Feb 16, 2009, 04:59AM

A Generation in Search of a Pant

Uncertain times mean uncertain fashions, and some designers are going back to basics.

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Every decade has its pant. In the 1960s they were skinny and straight. The 70s brought the bell-bottom. Then in the 80s they got skinny again, but even skinnier than before. The 90s brought us a couple: the baggy pant and the dreaded MC Hammer. In the early 2000s, the boot cut thankfully saved us from the 90s, and finally the skinny pant came back again!

It's a cliché to remark how the speed of trends is accelerating, but it's true. It's 2009's fall fashion season, and menswear designers are searching for a new pant yet again. (Womenswear designers have too, but the issue is less pressing; the restrictions placed on what men can wear make issues of tailoring and silhouette of paramount importance). Some of the guesswork is just trend searching. But some of it means more.

Changes in fashion reflect changes in society. As the economy started to worsen a year ago (and earlier), the fashion world felt it needed update its looks. Suddenly skinnier pants seemed too frivolous, impractical and luxurious for the times. Of course I don't need to cite the other sign of changing times—don't make me say his name.

Some designers have started to loosen up in response, notably Italian designers like Armani and Bottega Veneta, both of whom have shown very loose, luxurious pants. But not until recently has the confusion about the next "pant" become so clear.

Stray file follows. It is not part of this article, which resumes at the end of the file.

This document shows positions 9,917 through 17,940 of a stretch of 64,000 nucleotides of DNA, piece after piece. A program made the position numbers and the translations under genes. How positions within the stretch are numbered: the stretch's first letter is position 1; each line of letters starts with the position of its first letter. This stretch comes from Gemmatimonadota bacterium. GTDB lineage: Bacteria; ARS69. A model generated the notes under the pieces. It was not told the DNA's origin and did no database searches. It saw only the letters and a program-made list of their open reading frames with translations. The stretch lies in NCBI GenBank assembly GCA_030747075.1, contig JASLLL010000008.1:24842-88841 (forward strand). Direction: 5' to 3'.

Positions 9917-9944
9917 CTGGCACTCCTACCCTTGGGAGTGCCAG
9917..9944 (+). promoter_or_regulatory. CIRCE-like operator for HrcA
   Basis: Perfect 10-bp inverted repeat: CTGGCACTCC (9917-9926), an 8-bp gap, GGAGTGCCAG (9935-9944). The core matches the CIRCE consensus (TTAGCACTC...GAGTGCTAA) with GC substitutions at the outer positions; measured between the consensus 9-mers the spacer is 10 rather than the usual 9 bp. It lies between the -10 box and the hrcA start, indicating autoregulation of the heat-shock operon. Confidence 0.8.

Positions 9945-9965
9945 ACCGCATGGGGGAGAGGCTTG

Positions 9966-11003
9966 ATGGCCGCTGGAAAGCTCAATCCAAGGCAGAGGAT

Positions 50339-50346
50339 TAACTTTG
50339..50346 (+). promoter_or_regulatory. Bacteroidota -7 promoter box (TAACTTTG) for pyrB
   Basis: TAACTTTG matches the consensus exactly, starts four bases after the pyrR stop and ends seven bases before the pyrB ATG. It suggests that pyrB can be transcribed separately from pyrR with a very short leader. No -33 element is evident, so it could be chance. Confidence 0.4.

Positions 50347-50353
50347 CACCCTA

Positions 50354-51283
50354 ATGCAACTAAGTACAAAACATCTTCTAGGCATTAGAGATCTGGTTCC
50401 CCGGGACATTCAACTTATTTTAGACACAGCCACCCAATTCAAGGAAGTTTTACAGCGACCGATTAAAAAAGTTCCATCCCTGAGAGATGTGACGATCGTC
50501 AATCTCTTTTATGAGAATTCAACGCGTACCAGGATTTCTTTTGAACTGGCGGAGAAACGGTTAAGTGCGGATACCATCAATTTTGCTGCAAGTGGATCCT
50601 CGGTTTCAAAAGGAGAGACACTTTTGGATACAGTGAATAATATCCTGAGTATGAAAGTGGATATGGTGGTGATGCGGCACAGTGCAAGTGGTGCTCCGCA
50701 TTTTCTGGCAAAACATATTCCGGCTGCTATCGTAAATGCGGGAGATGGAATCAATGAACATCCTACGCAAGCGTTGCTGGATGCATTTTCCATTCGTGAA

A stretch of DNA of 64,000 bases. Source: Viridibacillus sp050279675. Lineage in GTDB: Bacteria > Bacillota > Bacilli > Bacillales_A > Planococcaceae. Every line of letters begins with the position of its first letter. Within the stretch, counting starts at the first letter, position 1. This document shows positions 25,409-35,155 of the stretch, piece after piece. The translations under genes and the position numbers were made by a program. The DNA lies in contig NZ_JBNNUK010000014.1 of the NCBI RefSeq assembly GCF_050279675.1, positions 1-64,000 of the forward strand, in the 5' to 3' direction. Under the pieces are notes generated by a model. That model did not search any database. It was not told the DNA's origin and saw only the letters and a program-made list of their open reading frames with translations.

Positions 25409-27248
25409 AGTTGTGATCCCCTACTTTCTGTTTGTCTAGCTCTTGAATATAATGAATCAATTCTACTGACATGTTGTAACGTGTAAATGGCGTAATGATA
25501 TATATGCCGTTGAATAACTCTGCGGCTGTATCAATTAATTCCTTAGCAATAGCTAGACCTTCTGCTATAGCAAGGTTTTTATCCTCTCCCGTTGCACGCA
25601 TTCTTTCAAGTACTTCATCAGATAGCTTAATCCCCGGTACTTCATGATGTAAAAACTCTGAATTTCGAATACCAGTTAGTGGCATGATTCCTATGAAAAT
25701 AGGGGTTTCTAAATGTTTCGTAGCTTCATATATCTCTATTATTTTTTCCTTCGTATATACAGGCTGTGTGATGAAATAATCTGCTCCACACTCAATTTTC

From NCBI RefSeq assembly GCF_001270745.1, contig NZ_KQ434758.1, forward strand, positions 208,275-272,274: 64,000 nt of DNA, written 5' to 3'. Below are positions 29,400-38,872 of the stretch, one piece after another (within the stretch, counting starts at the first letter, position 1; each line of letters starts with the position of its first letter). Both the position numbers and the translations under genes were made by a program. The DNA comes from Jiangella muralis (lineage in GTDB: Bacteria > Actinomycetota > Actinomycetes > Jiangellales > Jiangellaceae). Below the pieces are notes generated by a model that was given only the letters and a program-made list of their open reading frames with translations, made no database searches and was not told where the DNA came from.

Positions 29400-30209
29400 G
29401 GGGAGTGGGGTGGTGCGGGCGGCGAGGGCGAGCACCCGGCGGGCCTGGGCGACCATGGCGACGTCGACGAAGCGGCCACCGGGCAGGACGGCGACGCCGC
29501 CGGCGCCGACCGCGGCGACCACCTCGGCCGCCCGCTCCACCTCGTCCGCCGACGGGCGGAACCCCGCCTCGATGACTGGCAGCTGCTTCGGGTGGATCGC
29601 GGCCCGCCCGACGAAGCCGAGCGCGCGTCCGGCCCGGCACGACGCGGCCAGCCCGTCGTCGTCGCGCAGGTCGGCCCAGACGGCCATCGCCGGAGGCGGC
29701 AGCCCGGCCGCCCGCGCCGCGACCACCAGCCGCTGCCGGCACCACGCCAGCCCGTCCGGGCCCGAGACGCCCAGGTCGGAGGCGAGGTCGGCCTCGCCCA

Take this month's Burberry Prorsum show. Christopher Bailey is a master of tailoring and silhouettes, and he's credited with making Burberry relevant and hip once again. Usually a very good editor whose shows are refined and consistent, he showed skinny pants in his most recent show, as well as dropped-crotch pants, baggy pants, flared pants, boot cuts pants, and I thought I saw some tapering here and there.

The results from other designers known for sharp tailoring seem similarly mixed. Duckie Brown had them loose but straight; Neil Barrett kept it tight, unsurprisingly; Lanvin and John Varvatos were all over the place. Bottega Veneta seemed to be one of few designers to hit a mark, if not "the" mark: relaxed and short, without room for ruffling and folds, no frills, no fuss.

It only takes one to define an age, though, and the best place in men's fashion to look is Raf Simons. It seems his pant is straight but loose (there are a lot of slacks), which seems fitting for the times. Serious, casual, forgiving. They are classic but new enough to recognize times have changed.

Think I'm over-thinking this? Try walking into a party these wearing, say, some bell-bottoms, and tell me fashion isn't culturally important and time-specific.

In the midst of all this confusion, I'm sticking to the straight cut. Simple, classic, and heck, it's what Christopher Bailey himself wore after his show!

  • No offense meant, Mr. Christian, but do you really take all this fashion baloney seriously? And isn't the fashion industry suffering so badly right now, like most commercial sectors, that no one's really paying attention?

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  • Lovely article, free of the airy affectations of bad fashion writing. I did a double-take because I had recently stumbled across the exact same pants diagram when trying to find out why 1930s directors stereotypically wear jodhpurs. ALSO, Mr. Christian, any thoughts on those repulsive "Bonobo" pants advertised so heavily on Facebook?

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  • Well I'd say that in bad economic times, designers have more room to explore, since nothing's selling anyway. Fashion is what happens when no one is paying attention, maybe? Obviously pants aren't as important as the stimulus bill. I think that's clear.....And Bonobo pants are lazy; they are a step backwards. It's like the pants I wore in high school when I didn't know what my body type was.

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  • I've worn nothing but black, straight legged Levi's for decades now. I go through two of them in a year. You can't go wrong with them.

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